No room with a view
This article was first published in the July 2012 Adelaide Review
Adelaide’s theatre community is in urgent need of space to rehearse their work.
Preparing for the world premiere season of Involuntary with the Adelaide Festival Centre’s inSPACE program, director and choreographer Katrina Lazaroff found her company missing one integral feature: rehearsal space.
After “looking all over Adelaide” Lazaroff was lucky the Adelaide Festival Centre staff solved the situation by splitting rehearsal time between the Dunstan Playhouse and Space Theatre. “It’s almost never heard of that you get to rehearse in a theatre,” she says.
In 2010, Arts SA prepared an audit into the lack of suitable performance spaces for Adelaide’s professional dance and theatre community. Alongside citing a lack of suitable venues, outdated technical equipment, and inadequate disabled access to performance spaces, the audit also spoke to a lack of rehearsal space.
Two years on, companies are struggling to find suitable space to develop and rehearse their work, and few are as lucky as Lazaroff. Chris Drummond, Artistic Director of Brink Productions, says every show “involves a saga where our production manager Françoise spends weeks and months looking for a rehearsal space.”
Their latest work, Land & Sea, was forced to rehearse in their performance space, the Queen’s Theatre. While an evocative venue, it is, in effect, an empty warehouse with a concrete floor and tin roof, which Drummond describes as “harsh, cold and incredibly noisy due to the building site next door”.
“As an industry we are in an absurd situation where, say we were some kind of manufacturer, we would be equipped with all the materials, machinery, skilled staff and resources to make a product and yet we have no factory floor on which to operate”, he says. “In the case of a funded company like Brink, we have all this infrastructure in place and yet we spend months wandering around Adelaide wondering where we can set up shop.”
Rehearsals, which often last about four weeks, come with many requirements, both for the wellbeing of the cast and creatives in the room, and for stability in technical requirements. Drummond’s list of requirements is long and fair, and includes silence, access for set pieces and corresponding ceiling height, exclusive access to the space so markings and props can be left after hours, and things as basic as access to toilets and power for a kettle.
As Drummond describes them, rehearsal spaces are a “very specific kind of empty room”.
“None of these requirements are luxuries for a professional rehearsal room,” he says. “But because a rehearsal room appears to ‘just be an empty room’ such spaces are undervalued and not invested in.”
Young dancer and choreographer Erin Fowler has found support from Leigh Warren & Dancers and Australian Dance Theatre, each with their own studio space, in creating her work, but she says there is “only so far you can stretch that generosity”.
Fowler, like many young graduates and other independent artists, has become adapt at cutting corners and using unlikely spaces to create her work. She describes having “numerous rehearsals in my backyard and living room – even the Botanic Gardens”.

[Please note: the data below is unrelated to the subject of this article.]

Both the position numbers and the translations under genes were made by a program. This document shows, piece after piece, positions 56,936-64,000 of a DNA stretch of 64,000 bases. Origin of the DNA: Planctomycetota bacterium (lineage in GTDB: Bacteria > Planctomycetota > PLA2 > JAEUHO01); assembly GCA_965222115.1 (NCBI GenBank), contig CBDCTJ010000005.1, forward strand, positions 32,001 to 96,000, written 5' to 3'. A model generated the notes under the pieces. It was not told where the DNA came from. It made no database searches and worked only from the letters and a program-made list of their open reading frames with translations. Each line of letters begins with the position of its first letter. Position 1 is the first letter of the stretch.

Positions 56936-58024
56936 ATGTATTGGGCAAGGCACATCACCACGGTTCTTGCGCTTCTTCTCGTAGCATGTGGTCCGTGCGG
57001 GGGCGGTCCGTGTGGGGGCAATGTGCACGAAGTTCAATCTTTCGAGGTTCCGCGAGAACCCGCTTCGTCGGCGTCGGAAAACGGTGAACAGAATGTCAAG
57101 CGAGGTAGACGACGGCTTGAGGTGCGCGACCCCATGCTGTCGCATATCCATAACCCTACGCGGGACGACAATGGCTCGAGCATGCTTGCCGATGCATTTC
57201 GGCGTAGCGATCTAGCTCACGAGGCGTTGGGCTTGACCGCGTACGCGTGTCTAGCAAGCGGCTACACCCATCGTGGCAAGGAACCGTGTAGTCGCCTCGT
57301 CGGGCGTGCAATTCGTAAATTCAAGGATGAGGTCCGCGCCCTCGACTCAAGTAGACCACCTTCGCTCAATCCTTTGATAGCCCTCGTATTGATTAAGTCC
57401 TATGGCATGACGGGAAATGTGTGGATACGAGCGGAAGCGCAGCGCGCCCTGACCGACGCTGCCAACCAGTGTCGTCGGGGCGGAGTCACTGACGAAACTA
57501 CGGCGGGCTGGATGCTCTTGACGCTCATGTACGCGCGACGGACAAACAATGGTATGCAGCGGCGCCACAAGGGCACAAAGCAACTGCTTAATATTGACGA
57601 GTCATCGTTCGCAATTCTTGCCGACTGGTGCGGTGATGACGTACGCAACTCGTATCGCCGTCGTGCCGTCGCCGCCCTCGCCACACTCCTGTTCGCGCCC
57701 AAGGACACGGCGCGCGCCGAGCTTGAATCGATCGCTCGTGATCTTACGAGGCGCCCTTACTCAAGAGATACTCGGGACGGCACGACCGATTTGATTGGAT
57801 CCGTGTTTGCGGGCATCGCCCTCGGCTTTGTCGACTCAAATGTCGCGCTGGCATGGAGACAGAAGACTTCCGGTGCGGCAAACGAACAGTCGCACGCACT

“Sometimes this approach works, and new and unusual spaces can certainly add something to creative work – but it should be a choice rather than a necessity.”
Fowler cites the lack of rehearsal space as one of a confluence of factors impacting on the choice of many of her peers to move interstate. Rather than following this flow, however, Fowler is doing her bit to try and improve the facilities at home.
Along with arts facilitator Amber Cronin, Fowler is working towards establishing The Mill, a “new multi-arts hub with rehearsal and exhibition spaces and artist studios”.
“We hope to attract a wide range of artists – from dancers and theatre-makers to photographers, visual artists, costume designers and writers,” she says. “At this stage we’re still in the challenging process of securing a space and gathering support – but once that is locked in we’re both really passionate to get this project happening in a big way.”
While The Mill won’t solve all of Adelaide’s issues in venues for both rehearsal and presentation, to see it get off the ground would be a huge leg up, particularly for other young artists like Fowler.
“If Adelaide can support the development of a multi-arts rehearsal space, I see real benefits for the performing arts culture,” Fowler says. “I also believe it will encourage our artists to stay working in Adelaide, rather than potentially moving to other states with greater infrastructure and support.”
For Drummond, though, the search continues in preparation for the next production. “After four years hard work both here and in London, the script, most of the design and artistic company are in place. We have the theatre booked, co-presenters on board, we have potential future presenters watching our progress here and in the UK and all our marketing material in evolution. But we still have no idea where we will actually make the work!”